As he was cleaning out the home where his mother had lived for more than six decades until she died in 2006, Joe Vaughan found a hefty steel trunk. He opened it and found his grandfather’s effects from his service in World War I.
There was a mess kit, a pair of military issue binocular, a copy of the New Testament, and a field razor.
“I don’t think she’d ever opened any of it,” Vaughan said of his mother.
There was also a diary.
And in those pages, Vaughan’s grandfather, Col. Hugh Wilkinson told his story of volunteering for the armed forces, first serving at Walter Reed Army Hospital and then being sent to France to treat those wounded in battle.
His grandfather died in the mid-1930s, before Vaughan was even born. But through those pages, Vaughan began to gain an understanding of the motivations that led his grandfather to give up a life of relative luxury in Kansas City and serve.
“There’s an attitude that I think is dying today,” he said. “How many 40 year old surgeons with a wife and a 10 year old daughter who had a house like you find today in Mission Hills or Hallbrook, would have the gung-ho attitude that they’re so in love with this country that they would give up their medical practice and leave their family?”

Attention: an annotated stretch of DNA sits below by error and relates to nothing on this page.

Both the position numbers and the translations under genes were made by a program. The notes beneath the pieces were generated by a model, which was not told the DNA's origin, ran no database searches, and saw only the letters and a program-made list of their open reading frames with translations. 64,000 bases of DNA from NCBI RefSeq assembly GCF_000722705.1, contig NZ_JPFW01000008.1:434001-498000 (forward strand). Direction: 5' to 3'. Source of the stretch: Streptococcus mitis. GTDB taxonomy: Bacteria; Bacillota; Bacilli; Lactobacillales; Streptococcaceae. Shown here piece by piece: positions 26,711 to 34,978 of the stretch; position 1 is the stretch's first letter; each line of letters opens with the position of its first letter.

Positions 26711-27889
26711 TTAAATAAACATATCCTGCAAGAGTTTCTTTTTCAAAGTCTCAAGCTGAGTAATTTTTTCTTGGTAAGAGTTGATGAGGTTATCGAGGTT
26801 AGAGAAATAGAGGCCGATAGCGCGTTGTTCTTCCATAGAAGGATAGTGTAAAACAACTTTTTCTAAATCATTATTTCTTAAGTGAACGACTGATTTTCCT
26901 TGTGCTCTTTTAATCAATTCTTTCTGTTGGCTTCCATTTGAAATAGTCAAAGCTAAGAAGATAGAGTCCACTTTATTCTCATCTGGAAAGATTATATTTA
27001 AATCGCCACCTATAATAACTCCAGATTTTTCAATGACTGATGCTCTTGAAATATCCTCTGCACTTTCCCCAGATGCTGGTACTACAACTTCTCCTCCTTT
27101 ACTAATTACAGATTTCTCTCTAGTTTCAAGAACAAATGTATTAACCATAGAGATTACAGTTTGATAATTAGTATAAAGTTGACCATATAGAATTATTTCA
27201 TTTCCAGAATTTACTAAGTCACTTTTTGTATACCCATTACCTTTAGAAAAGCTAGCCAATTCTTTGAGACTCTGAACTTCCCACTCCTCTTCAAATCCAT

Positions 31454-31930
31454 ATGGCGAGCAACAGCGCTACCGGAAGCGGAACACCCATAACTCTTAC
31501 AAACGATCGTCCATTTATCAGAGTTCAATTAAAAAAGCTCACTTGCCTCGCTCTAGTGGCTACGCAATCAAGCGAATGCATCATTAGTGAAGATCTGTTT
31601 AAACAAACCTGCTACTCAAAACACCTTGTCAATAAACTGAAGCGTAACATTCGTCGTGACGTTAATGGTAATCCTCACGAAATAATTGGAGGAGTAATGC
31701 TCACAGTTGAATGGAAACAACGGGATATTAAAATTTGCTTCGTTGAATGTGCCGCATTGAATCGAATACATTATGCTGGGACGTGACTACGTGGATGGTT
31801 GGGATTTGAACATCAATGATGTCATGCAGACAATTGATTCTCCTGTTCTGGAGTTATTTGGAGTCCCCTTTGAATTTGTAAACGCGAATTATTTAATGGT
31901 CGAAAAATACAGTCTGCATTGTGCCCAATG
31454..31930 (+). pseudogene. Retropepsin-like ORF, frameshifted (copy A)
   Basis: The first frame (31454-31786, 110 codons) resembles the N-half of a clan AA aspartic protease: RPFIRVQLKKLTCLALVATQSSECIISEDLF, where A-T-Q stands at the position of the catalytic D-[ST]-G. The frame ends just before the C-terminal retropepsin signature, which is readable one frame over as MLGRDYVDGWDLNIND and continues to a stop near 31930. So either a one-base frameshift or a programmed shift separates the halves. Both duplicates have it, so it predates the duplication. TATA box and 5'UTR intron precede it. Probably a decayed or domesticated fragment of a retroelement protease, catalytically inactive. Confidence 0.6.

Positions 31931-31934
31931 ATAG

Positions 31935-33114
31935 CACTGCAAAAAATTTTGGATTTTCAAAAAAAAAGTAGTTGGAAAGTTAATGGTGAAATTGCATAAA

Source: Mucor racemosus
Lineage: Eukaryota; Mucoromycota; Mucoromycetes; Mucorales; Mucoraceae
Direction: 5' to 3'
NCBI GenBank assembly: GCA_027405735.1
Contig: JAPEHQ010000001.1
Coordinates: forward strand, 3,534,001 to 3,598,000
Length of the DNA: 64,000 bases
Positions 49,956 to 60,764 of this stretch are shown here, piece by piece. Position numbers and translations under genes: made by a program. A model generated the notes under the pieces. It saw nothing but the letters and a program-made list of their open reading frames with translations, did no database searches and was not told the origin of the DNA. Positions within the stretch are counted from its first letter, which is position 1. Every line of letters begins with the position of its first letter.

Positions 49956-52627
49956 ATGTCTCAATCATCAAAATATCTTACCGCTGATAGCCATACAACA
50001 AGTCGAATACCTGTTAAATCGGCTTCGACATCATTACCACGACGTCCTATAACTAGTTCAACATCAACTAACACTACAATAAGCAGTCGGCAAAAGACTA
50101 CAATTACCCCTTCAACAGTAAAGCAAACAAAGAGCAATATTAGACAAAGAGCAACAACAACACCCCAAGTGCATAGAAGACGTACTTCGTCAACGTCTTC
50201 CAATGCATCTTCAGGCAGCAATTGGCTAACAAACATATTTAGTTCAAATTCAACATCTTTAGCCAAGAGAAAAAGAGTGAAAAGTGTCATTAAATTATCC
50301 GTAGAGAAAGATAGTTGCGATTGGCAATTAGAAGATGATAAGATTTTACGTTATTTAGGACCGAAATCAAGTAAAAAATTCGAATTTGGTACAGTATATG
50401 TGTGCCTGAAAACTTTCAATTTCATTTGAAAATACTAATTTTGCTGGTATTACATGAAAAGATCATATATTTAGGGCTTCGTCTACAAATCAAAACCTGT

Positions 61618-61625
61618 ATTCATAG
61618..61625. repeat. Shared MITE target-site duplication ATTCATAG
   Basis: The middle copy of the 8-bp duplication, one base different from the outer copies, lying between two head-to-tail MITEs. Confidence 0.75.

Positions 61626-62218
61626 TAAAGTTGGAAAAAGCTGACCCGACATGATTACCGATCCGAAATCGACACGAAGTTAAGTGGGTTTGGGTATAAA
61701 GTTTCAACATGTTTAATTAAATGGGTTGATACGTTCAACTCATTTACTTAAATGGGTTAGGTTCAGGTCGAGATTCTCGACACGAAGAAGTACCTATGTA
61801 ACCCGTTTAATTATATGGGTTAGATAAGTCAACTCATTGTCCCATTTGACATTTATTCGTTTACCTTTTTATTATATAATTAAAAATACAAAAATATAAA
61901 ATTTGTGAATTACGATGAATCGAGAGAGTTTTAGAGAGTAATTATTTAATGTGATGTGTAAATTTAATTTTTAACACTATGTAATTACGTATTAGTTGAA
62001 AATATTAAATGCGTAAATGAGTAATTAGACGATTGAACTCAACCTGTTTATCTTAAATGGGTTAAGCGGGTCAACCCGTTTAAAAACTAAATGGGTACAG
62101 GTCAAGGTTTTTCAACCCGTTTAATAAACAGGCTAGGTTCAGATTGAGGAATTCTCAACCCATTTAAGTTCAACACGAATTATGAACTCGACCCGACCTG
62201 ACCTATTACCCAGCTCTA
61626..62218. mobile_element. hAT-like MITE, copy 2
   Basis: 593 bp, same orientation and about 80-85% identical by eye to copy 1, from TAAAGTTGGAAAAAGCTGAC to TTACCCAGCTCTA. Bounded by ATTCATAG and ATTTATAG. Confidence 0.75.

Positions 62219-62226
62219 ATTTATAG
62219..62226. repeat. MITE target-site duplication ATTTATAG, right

Over several years, Vaughan began to piece together the story in his own work. The book, “Colonel Wilkinson’s Diary,” is Vaughan’s fourth, and was just released. (In previous books, he’s documented the history of the Shawnee Indian Mission and Kansas City, Kan.
Among the most notable contents of the trunk that caught Vaughan’s attention during his research were were five empty artillery shells, ammunition that would have been used in the massive guns set up along the no-man’s-land battlefields of the Great War.
“As a surgeon, he would have been picking that shrapnel out of our troops,” he said.
The book is for sale at Fairway’s Rainy Day Books and available on Amazon.